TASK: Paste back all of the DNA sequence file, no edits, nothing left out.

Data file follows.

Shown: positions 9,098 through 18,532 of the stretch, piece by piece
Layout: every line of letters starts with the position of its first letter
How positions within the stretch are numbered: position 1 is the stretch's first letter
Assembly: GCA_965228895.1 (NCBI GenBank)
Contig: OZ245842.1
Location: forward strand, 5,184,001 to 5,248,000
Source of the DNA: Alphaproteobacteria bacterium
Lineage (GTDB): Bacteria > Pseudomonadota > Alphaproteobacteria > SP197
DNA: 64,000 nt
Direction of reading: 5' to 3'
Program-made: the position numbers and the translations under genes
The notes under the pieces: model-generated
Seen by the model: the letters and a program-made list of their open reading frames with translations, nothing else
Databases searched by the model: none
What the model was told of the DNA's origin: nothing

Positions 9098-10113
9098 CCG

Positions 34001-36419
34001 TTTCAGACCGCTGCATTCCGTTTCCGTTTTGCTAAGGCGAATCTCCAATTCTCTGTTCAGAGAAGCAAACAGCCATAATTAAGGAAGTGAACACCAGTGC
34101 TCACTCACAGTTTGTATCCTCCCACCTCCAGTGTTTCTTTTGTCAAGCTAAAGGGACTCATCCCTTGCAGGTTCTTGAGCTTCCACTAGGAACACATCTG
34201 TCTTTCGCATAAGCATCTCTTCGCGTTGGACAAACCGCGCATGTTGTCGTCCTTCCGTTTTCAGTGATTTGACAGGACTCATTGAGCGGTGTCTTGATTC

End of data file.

Shown: positions 9,098 through 18,532 of the stretch, piece by piece
Layout: every line of letters starts with the position of its first letter
How positions within the stretch are numbered: position 1 is the stretch's first letter
Assembly: GCA_965228895.1 (NCBI GenBank)
Contig: OZ245842.1
Location: forward strand, 5,184,001 to 5,248,000
Source of the DNA: Alphaproteobacteria bacterium
Lineage (GTDB): Bacteria > Pseudomonadota > Alphaproteobacteria > SP197
DNA: 64,000 nt
Direction of reading: 5' to 3'
Program-made: the position numbers and the translations under genes
The notes under the pieces: model-generated
Seen by the model: the letters and a program-made list of their open reading frames with translations, nothing else
Databases searched by the model: none
What the model was told of the DNA's origin: nothing

Positions 9098-10113
9098 CCG

Positions 34001-36419
34001 TTTCAGACCGCTGCATTCCGTTTCCGTTTTGCTAAGGCGAATCTCCAATTCTCTGTTCAGAGAAGCAAACAGCCATAATTAAGGAAGTGAACACCAGTGC
34101 TCACTCACAGTTTGTATCCTCCCACCTCCAGTGTTTCTTTTGTCAAGCTAAAGGGACTCATCCCTTGCAGGTTCTTGAGCTTCCACTAGGAACACATCTG
34201 TCTTTCGCATAAGCATCTCTTCGCGTTGGACAAACCGCGCATGTTGTCGTCCTTCCGTTTTCAGTGATTTGACAGGACTCATTGAGCGGTGTCTTGATTC